Severance Songs
by Joshua Corey
Softcover, $16.95
Tupelo Press, 2011

The Angel and the Ass

Our word sonnet comes from the Italian sonetto — little song — but what we generally mean by the term is a fourteen-line poem governed by fixed patterns of rhyme…


With William Dean Howells to Florence

For the modern traveler, the road often leads to Florence. From a cruise ship moored in Livorno, it’s possible to inspect the Duomo, buy some souvenirs on the Ponte Vecchio,…

New Impressions of Africa
by Raymond Roussel
Hardcover, $24.95
Princeton, 2011

Skin-Deep: Raymond Roussel’s New Impressions of Africa

Let me begin with a story from my own experience, one that came to mind when I read Raymond Roussel’s New Impressions of Africa. A group of young poets, mostly…

Guns at the Staff Meeting

Set in 2002, James Warner’s debut novel All Her Father’s Guns is foremost a satire of today’s post-capitalist society, particularly two of its central (seemingly discreet) institutions: academia and corporations….

Meeting the Body in the Body of Language: Notes on Character in Carver, Stein, and Holland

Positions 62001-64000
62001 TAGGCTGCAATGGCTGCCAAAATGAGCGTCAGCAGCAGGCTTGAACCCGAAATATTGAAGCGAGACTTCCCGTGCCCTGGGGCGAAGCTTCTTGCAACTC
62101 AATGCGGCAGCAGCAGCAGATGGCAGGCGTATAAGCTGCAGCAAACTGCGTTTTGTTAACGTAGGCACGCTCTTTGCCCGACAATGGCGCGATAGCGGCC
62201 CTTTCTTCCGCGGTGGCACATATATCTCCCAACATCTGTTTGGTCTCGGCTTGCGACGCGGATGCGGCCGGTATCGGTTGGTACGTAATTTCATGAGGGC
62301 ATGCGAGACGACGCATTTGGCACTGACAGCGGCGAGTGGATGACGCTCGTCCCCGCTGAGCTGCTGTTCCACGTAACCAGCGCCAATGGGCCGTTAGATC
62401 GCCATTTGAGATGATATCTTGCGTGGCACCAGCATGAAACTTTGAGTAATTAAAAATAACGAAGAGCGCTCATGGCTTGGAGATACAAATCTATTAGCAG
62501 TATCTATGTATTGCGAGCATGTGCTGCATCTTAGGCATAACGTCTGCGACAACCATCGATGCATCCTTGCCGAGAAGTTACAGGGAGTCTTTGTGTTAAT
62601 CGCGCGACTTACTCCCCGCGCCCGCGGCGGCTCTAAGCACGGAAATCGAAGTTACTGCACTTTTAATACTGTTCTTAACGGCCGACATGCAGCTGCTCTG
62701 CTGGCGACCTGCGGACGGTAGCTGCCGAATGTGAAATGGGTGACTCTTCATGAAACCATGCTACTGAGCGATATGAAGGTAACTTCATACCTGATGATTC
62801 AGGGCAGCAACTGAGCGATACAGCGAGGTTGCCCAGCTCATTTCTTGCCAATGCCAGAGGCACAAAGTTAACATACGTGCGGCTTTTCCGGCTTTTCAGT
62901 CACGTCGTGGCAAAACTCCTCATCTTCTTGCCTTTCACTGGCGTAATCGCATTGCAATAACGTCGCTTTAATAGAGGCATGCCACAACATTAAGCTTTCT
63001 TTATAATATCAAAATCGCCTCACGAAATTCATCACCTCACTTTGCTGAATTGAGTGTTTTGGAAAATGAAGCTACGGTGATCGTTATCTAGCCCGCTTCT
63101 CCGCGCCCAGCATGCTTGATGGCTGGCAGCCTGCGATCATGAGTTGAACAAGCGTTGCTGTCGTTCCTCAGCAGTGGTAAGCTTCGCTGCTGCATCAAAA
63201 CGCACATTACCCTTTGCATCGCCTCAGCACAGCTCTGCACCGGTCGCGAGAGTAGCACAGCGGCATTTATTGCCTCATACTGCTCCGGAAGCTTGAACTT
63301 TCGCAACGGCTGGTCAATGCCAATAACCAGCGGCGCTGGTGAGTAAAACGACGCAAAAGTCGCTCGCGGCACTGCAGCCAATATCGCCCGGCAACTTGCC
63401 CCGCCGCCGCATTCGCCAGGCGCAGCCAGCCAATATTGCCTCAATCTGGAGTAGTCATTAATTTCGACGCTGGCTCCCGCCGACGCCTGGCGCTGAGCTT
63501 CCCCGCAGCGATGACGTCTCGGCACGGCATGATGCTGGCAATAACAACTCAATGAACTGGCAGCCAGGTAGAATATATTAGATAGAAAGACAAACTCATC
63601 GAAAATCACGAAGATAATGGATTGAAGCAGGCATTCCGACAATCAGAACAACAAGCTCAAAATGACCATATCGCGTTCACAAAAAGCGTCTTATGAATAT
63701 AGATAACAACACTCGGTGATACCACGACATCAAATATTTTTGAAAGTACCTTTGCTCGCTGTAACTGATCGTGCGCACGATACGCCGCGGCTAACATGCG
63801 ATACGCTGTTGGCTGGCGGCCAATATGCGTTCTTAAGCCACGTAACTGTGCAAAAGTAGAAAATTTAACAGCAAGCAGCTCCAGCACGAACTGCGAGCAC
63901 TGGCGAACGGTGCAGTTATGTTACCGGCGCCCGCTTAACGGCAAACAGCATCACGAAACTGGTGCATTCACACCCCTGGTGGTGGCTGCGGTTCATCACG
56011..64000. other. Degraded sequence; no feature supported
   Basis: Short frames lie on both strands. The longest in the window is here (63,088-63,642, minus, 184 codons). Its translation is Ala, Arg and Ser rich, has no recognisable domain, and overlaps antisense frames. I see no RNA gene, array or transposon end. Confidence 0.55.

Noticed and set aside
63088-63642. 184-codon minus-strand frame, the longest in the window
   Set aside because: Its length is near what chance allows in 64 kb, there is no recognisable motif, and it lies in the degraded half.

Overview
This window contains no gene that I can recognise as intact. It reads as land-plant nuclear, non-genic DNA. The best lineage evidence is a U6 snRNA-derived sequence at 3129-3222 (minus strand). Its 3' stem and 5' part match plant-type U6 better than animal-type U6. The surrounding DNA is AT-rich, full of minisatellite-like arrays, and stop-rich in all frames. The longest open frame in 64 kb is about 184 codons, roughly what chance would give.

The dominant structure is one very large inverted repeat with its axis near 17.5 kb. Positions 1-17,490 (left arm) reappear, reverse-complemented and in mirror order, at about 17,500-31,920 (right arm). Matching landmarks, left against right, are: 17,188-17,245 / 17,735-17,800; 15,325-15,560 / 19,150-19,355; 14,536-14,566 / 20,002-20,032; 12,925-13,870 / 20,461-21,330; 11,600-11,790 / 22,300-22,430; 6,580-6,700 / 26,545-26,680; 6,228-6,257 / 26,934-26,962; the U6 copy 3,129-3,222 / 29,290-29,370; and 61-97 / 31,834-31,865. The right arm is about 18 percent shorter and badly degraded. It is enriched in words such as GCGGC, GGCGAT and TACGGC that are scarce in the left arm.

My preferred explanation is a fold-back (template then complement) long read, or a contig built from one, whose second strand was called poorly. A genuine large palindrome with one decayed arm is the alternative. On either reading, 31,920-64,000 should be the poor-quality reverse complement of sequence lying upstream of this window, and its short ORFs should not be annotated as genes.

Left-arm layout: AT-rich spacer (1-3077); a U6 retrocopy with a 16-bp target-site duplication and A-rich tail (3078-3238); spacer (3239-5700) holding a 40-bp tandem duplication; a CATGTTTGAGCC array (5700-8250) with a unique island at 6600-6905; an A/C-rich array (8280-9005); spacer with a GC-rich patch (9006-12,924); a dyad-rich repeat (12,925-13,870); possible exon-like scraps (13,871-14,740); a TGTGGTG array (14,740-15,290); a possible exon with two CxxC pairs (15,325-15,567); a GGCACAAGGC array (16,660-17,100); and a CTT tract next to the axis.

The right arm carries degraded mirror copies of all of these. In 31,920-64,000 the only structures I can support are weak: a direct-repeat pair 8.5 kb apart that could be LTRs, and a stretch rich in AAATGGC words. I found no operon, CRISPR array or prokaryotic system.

To Introduce “My friend Mel McGinnis was talking. Mel McGinnis is a cardiologist, and sometimes that gives him the right.” —Raymond Carver, “What We Talk About When We Talk About Love”…


All That Remains: On the Fiction of John Hawkes

In a recent interview, Ben Marcus resisted being called an “experimental writer,” asking rather impatiently, “Does anyone self-identify as experimental? Anyone?” Apparently Marcus is not much aware of his predecessor,…

In Pursuit of the Debutant

What to make of Stephen Sturgeon after reading his first book of poetry, Trees of the Twentieth Century? Sturgeon, the debutant? Sturgeon, the first major poet of his generation? Sturgeon, producer…

An Invitation to “Torment”

Torment, as defined by the American Heritage Dictionary, is great pain or anguish, physical or mental. The word is derived from torquere, to twist, as when a rope that is part…

Ripple Effect: Lawrence Sutin

Lawrence Sutin’s writing caught my eye initially because he’d authored a biography of legendary science fiction writer Philip K. Dick, and I am one of those PKD fans who finds…

Galvinizing Fury: Elizabeth Willis’ Address

In A Midsummer Night’s Dream, Shakespeare has Theseus describe poetic undertaking as that which “gives to airy nothing / A local habitation and a name.” It is therefore fitting that Elizabeth…

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